Amanda Knox murder conviction spurs debate on Italian justice

 

Amanda Knox told ABC she would not willingly go back to Italy

On Thursday an Italian appeals court found American exchange student Amanda Knox and her former boyfriend, Raffaele Sollecito, guilty of the murder of British student Meredith Kercher.

The battle lines in the debate over Knox's guilt have long since been drawn, and the latest news has commentators once again returning to the ramparts.

The judicial saga began in 2009, when the pair were convicted of killing Kercher. After the decision was overturned in 2011 due to lack of evidence, Italy's Supreme Court got involved, saying in March 2013 that the jury hadn't considered all of the information and had ignored discrepancies in Knox's and Sollecito's testimonies.

Sollecito was recently discovered in a hotel near the Austrian border and is now in Italian custody. For Knox, who returned to the US when her original conviction was overturned, the latest decision could mean extradition to an Italian prison if the conviction is upheld.

Some American commentators write that the US shouldn't put Ms Knox's fate back in the hands of the Italian legal system.

Joe Coscarelli of New York magazine calls Italian law "totally insane", as it allows a suspect to be tried multiple times for the same crime - a "double jeopardy" that is constitutionally prohibited in US law. He writes that Knox is "the poster child for not studying abroad".

Start Quote

Has American arrogance ever been so bold?”

End Quote Andrea Vogt The Week UK

The Atlantic's Olga Khazan labels the case "an illogical, clumsy disaster" that reflects poorly on Italian justice.

"Judicial appointments in Italy are made through nepotism, juries aren't properly sequestered, and the courts are in dire need of reform," she writes. "Prosecutors may have been right to pursue the case until they're fully satisfied, but the bizarre, never-ending saga that Knox's case has become detracts from the legitimacy of the final verdict."

The Week UK's Andrea Vogt counters that American media are turning the murder of Kercher into "some sort of twisted reality show, not a heinous crime being tried in a serious European court of law".

"Frankly, it makes a mockery of the Italian magistrates who professionally managed this appeal, and who regularly risk their lives prosecuting the mafia in that very same courtroom," she writes. "Has American arrogance ever been so bold? Have the western media ever been so complicit in such an orchestrated public relations sham?"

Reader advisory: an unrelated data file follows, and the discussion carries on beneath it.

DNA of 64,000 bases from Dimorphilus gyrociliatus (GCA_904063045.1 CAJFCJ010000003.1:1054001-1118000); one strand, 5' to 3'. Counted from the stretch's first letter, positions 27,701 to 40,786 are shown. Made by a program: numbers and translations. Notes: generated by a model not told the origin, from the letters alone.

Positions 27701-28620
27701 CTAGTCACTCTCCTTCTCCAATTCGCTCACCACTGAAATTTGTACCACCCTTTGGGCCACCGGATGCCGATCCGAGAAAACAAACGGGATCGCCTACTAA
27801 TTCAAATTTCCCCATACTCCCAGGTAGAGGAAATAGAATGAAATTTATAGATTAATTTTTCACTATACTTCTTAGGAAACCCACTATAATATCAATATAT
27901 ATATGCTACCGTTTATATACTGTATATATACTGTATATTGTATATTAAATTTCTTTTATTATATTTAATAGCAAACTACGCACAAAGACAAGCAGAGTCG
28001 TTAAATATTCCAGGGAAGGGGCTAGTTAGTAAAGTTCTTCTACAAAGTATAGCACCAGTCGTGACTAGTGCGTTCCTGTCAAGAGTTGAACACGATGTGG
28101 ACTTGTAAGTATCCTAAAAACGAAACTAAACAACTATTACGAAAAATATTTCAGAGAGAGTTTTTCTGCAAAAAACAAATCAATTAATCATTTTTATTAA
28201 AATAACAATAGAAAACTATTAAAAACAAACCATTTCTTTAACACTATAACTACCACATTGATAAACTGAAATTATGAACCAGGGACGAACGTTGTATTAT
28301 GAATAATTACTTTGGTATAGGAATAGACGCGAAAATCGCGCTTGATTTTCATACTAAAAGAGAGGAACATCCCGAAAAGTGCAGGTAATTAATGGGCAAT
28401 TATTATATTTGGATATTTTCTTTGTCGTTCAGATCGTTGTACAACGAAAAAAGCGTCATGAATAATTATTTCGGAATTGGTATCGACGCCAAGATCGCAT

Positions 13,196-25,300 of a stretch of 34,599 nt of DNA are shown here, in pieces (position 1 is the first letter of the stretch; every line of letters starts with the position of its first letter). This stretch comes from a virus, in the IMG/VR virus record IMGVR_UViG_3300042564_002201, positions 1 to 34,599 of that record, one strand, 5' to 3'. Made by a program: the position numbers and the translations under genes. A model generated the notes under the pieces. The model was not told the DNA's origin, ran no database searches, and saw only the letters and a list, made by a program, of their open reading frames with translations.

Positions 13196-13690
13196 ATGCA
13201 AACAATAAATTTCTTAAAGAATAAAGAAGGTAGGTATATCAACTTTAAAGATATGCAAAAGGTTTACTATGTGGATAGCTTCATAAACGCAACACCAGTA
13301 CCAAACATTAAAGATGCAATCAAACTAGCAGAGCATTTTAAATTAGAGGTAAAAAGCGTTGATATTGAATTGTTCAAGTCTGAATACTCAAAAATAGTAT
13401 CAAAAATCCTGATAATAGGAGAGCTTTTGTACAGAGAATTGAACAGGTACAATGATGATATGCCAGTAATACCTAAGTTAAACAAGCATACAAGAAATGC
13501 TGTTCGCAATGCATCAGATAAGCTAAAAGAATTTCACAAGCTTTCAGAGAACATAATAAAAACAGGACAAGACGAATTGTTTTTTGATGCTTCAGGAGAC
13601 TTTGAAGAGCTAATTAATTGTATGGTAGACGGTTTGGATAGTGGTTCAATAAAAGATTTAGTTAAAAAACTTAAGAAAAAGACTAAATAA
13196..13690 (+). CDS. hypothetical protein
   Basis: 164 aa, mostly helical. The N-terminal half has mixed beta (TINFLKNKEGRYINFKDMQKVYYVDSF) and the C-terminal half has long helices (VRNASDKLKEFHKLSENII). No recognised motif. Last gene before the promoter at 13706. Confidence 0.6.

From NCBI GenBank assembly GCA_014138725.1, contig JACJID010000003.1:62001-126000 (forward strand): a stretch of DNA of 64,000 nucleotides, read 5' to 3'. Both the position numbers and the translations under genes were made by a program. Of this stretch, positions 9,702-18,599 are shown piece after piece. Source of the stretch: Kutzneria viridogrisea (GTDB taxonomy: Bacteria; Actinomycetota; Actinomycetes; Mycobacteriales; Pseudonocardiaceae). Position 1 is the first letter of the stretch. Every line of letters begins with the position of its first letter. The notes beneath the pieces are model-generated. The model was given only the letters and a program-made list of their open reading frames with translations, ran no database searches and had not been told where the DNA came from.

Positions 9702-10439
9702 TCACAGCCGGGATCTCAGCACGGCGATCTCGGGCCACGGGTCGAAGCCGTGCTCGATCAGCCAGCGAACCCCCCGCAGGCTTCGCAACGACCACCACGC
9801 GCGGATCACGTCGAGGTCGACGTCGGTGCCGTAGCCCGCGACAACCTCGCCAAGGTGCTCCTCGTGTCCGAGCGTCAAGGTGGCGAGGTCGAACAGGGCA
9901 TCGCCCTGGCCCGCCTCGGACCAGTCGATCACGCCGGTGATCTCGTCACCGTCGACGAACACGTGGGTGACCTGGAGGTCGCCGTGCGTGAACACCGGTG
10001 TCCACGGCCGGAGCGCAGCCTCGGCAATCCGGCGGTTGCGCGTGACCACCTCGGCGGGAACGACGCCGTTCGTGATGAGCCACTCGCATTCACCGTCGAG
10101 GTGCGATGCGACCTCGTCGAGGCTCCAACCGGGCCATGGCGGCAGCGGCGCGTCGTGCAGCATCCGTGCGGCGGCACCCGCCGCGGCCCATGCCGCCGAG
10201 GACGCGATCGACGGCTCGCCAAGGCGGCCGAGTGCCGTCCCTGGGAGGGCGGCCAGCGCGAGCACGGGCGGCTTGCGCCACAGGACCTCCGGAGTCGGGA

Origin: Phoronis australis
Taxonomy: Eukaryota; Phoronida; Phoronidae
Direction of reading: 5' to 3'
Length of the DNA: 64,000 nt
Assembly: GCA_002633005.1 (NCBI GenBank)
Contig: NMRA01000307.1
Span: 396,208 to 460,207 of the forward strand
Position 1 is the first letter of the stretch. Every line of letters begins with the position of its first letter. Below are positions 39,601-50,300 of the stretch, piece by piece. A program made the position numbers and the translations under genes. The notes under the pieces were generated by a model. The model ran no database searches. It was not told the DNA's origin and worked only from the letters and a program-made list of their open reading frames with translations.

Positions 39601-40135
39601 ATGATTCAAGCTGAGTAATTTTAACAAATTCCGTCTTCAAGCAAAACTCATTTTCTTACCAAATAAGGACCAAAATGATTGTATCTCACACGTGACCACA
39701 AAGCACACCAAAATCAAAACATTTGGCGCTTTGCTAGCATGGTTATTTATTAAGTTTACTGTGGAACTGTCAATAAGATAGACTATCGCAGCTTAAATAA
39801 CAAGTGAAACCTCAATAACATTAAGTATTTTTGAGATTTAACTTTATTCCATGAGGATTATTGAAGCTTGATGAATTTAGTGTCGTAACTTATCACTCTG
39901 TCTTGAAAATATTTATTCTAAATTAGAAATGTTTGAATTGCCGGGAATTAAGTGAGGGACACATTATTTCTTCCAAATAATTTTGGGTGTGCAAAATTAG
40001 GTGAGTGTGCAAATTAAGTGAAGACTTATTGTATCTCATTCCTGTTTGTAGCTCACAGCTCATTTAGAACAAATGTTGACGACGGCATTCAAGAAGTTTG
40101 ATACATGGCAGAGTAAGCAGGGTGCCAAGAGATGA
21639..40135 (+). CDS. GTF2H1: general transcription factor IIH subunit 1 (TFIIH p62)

Assuming Italy's highest court upholds the appeals court's decision, attention will turn to whether the US will extradite Knox if asked by Italian officials. According to Harvard Law Prof Alan Dershowitz, that's more likely than many in the US media may think.

"As popular as she is here and as pretty as she is here - because that's what this is all about, if she was not an attractive woman we wouldn't have the group love-in - she will be extradited if it's upheld," he tells Mira Oberman of Agence France Presse.

The Guardian's Nick Richardson advises that as the case proceeds, everyone should take a look at their opinions and see if they are based in reality and not on biases and cultural stereotypes.

"We should be cautious in our aspersions or feelings about the verdict, lest they say more about us than they do about the case; and if we do feel strongly one way or the other, we'd do well to ask ourselves if something besides evidence has a hand in our opinion," he writes.

If the case turns into an extradition battle between the US and Italian governments, however, such cool circumspection doesn't seem very likely.

 

More on This Story

Kercher verdict

Comments

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  • rate this
    +1

    Comment number 14.

    Americans think their laws apply throughout the world superceeding those of all other countries. They think their might makes them right by God and infallible. And yet you have people held in Guantanamo for a decade without ever being charged with any crime nor due process. Is that an example of American Exceptionalism? Knox is a manipulator running away from the truth. She knows what happened.

  • rate this
    -3

    Comment number 13.